Oh, that’s easy. We’ll shut down the instance, snapshot the instance, and then create a larger volume from the snapshot! Simple!
Somebody put in an /etc/fstab entry to a network file system that isn’t mounting. The instance goes to single-user recovery mode because the nofail option isn’t specified. Well, we’ll attach it to another instance and that’ll fix the problem.
The original image was a CentOS 7 image taken from the AWS “marketplace”, and EC2 won’t let me mount it to a running instance. Awesome. Let’s spin up another instance that we can easily attach it to. I still have the terraform script I used to launch it, so I’ll just change the terraform resource name.
Instance boots, shut it down, attach the other volume to fix the fstab, and… the instance won’t boot. Somehow, /dev/xvdf is causing that remote filesystem to mount. How can that be? Unattach the volume and the recovery instance boots. Re-attach the volume to recovery as /dev/xvdg and… nope, instance hangs for the same reason. How can this be?
Theory: for everything that cloud-init changes, it doesn’t change the volume UUID and it’s the UUID that’s being referenced by the bootloader. The newly attached volume has the same UUID as the root volume, and it over-rides it, making the newly attached /dev/xvd[fg] the root volume, processing its /etc/fstab, and hanging the instance in single user mode.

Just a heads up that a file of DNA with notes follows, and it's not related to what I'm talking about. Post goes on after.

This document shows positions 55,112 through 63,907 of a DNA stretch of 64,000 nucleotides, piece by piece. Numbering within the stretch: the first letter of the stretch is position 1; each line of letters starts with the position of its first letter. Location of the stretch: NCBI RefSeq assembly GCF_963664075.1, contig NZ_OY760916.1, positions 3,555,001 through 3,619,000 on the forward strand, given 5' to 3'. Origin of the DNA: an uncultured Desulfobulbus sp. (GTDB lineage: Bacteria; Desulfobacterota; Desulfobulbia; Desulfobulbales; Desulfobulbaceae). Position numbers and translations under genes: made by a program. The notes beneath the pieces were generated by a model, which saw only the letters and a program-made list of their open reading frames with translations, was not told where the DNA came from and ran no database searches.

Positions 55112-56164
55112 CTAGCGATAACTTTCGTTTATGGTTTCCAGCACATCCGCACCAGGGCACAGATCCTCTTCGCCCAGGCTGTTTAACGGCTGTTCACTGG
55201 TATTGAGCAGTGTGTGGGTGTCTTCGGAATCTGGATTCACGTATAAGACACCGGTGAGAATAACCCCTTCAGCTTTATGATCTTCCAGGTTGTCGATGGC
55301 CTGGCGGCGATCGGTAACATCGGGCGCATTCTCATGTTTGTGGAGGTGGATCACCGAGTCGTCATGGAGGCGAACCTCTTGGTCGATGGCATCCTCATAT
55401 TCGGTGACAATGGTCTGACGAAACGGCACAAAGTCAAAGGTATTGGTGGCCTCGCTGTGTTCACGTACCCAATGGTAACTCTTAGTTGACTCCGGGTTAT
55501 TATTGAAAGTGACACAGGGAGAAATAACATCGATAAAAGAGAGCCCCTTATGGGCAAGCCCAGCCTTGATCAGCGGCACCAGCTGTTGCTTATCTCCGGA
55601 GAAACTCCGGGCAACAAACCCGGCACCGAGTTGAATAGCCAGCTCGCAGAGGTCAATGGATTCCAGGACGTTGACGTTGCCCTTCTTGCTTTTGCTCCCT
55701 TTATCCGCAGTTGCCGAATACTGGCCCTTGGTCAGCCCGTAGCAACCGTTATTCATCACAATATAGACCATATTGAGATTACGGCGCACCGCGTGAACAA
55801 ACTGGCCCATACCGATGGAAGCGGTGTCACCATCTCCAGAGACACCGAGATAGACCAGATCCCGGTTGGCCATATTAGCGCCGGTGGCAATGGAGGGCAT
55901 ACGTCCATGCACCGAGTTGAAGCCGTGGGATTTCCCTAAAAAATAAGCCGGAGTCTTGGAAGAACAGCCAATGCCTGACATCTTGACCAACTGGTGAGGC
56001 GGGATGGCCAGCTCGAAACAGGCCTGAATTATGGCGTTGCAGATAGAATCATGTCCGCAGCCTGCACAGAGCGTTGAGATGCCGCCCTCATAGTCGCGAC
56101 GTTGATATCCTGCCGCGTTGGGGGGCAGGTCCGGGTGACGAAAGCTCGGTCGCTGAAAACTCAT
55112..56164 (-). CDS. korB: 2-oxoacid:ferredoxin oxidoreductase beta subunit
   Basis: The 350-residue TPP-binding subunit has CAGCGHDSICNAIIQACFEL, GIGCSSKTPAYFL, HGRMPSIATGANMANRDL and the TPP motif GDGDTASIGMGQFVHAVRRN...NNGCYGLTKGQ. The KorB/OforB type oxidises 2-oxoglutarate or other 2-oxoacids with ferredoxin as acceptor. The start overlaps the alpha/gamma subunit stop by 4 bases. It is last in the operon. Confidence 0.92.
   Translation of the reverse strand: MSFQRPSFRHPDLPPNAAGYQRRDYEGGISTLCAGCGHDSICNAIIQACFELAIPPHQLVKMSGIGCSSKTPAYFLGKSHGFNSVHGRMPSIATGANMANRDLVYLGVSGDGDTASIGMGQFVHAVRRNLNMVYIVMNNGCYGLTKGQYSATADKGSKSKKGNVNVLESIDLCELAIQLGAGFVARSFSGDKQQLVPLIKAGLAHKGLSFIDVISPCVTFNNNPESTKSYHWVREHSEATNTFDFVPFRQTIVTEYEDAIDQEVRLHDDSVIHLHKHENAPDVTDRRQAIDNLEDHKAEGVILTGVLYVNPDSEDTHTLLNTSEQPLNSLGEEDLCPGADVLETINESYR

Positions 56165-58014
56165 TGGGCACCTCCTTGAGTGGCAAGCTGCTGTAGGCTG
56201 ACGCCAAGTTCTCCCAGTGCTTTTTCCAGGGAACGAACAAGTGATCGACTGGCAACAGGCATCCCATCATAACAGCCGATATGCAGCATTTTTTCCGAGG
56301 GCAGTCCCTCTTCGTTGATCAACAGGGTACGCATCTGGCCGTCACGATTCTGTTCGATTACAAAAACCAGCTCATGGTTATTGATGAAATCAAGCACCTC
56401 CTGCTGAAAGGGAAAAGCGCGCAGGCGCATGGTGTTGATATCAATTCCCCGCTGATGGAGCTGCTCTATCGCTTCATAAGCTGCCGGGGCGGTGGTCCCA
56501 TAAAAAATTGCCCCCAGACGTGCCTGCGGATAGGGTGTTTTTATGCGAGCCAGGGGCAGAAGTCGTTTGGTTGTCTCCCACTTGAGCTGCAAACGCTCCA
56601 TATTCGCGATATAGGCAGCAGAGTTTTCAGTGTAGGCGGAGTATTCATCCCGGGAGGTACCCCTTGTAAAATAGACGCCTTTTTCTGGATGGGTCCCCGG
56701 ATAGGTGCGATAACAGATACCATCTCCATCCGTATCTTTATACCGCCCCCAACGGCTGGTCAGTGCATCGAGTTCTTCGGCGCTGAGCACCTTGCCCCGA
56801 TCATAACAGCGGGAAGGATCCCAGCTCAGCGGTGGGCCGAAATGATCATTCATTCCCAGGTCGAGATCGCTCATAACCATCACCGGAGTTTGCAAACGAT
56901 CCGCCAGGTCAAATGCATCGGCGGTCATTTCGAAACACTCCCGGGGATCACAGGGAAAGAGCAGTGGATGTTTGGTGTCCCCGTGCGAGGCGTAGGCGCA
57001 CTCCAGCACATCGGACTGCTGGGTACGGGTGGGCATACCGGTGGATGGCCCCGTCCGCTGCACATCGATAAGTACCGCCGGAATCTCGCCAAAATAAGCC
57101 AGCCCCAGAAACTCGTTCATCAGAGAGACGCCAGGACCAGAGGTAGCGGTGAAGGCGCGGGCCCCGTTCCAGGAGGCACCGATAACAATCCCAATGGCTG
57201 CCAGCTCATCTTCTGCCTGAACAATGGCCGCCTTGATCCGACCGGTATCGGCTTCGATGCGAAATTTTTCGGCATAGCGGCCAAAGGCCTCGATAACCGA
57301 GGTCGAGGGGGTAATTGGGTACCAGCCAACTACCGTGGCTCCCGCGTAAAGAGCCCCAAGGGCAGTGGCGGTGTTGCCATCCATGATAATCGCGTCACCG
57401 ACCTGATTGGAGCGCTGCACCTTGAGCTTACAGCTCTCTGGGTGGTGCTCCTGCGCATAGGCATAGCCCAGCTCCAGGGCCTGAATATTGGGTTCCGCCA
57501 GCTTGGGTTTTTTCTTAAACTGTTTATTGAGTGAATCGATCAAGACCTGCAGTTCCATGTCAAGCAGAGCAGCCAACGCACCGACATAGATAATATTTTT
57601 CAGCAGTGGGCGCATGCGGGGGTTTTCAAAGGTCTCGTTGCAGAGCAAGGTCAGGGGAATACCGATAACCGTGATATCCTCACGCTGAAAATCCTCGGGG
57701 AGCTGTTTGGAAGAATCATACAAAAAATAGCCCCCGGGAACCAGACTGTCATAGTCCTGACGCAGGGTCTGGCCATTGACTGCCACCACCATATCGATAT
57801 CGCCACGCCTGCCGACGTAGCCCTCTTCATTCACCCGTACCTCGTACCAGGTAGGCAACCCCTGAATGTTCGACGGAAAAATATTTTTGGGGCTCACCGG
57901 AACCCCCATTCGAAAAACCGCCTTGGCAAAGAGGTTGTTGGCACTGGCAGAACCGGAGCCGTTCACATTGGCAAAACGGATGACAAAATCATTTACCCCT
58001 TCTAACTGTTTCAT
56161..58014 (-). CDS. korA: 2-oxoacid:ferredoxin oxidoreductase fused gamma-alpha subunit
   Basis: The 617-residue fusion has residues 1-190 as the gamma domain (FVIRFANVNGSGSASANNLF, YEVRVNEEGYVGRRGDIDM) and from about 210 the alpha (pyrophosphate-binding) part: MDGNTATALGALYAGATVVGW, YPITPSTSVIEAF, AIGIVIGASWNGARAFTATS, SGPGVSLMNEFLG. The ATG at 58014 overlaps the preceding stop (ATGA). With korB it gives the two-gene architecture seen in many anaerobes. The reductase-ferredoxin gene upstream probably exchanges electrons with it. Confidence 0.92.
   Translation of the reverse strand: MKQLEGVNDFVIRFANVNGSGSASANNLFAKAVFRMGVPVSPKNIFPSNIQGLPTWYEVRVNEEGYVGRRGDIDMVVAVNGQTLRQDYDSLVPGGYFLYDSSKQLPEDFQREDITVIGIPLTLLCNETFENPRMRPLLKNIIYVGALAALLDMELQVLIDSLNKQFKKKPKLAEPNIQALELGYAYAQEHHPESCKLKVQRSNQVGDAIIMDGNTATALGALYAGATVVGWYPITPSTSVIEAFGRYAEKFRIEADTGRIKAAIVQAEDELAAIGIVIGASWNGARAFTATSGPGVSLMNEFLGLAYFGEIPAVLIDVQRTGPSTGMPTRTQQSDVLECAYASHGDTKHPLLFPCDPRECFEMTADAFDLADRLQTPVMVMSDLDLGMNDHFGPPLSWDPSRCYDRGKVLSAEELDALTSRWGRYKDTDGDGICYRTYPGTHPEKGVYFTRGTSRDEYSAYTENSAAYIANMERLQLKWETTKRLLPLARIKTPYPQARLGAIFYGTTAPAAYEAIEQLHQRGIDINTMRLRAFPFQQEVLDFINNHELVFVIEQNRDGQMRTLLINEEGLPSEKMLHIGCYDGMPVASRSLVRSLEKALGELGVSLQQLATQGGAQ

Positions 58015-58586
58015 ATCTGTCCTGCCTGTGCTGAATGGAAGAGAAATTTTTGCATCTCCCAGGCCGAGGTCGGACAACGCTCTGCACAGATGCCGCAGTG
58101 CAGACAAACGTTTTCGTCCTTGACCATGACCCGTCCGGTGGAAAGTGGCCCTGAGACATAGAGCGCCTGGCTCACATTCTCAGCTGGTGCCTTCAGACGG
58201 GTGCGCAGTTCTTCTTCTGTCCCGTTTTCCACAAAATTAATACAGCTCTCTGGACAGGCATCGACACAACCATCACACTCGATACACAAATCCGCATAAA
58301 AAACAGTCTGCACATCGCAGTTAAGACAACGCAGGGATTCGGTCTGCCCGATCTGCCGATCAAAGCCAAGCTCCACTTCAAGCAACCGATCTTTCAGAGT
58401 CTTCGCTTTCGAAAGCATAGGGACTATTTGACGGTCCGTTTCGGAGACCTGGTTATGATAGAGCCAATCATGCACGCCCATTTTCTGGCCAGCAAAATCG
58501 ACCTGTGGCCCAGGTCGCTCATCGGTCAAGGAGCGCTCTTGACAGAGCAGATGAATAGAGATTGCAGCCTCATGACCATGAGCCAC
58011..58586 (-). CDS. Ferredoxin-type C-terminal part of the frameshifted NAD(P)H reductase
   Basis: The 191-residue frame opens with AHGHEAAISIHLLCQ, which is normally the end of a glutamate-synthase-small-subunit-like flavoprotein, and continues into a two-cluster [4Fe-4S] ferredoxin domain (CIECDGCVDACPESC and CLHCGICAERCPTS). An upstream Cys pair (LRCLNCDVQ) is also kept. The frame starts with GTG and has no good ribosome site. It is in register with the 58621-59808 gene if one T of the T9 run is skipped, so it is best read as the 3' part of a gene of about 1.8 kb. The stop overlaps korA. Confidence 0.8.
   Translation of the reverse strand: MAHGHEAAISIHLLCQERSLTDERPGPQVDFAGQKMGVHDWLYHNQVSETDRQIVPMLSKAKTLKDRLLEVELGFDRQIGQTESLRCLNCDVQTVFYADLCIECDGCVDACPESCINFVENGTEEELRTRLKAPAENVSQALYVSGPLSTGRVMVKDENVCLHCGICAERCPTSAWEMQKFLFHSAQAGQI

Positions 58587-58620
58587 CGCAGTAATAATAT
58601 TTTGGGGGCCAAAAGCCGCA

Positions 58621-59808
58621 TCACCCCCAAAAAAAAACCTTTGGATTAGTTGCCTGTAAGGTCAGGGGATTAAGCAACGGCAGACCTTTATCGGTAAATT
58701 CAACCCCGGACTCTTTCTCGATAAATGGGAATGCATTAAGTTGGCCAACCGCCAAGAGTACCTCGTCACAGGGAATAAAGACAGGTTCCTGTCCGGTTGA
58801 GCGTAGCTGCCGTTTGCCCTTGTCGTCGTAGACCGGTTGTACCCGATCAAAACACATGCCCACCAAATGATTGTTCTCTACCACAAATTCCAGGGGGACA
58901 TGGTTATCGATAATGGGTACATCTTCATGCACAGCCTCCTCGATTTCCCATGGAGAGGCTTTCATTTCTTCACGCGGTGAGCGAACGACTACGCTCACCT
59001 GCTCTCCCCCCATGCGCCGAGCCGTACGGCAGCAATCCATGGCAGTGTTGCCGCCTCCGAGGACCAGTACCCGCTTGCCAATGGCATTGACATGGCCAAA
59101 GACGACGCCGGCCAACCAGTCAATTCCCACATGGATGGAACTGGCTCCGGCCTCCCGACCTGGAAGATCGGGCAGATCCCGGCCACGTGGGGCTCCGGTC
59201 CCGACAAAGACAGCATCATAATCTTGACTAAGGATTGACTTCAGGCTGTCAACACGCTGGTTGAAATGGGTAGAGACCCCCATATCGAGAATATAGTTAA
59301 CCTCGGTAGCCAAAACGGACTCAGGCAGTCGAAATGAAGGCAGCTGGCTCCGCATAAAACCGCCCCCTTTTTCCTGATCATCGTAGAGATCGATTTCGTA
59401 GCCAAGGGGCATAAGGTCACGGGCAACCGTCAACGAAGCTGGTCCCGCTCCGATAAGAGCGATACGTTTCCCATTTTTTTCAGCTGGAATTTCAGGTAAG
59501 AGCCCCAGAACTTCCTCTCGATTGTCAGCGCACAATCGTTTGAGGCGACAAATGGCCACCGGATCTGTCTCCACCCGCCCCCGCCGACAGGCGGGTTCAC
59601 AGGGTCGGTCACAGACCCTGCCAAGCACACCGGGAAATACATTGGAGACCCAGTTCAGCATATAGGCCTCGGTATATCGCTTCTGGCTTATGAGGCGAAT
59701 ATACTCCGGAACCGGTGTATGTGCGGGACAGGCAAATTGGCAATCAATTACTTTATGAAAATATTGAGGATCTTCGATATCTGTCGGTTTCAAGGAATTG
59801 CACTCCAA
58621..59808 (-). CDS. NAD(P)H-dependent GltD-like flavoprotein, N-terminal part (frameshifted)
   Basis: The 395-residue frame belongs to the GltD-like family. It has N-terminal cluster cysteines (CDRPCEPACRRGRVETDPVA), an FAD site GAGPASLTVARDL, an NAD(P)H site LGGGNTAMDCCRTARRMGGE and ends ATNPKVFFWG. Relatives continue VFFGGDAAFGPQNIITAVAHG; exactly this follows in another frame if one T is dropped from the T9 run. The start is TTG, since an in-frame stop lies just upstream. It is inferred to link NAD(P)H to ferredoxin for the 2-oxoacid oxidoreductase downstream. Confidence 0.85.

Alright, how about I change the UUID of the root volume? I can’t do that: you can’t change the label on a mounted volume using xfs_admin. I am so not doing direct editing of the block device. Terminate the instance, launch using a different AMI that will have a different UUID on the root device, shut that down, attach the volume to recovery, edit /etc/fstab, terminate the instance and finally we’re along enough to re-snapshot the broken volume. This should be fast as only a few boot logs and the /etc/fstab blocks have really changed since this whole thing started. OK, it’s a little slower than I like but it does get done.
That… was not fun. Marketplace codes attached to zero-pay open source instances are the devil. They aren’t desired to serve the goal of protecting the image, but they do cause all the pain.
PS: All of this was avoidable if I just had the machine’s salt configuration role defined. I grabbed the locally-created sls file I’d written as I went along when this instance was originally launched, head into my repo to add it as a new role… and it’s already there. I could have launched a new instance with the appropriate salt configuration the whole time. THE WHOLE TIME!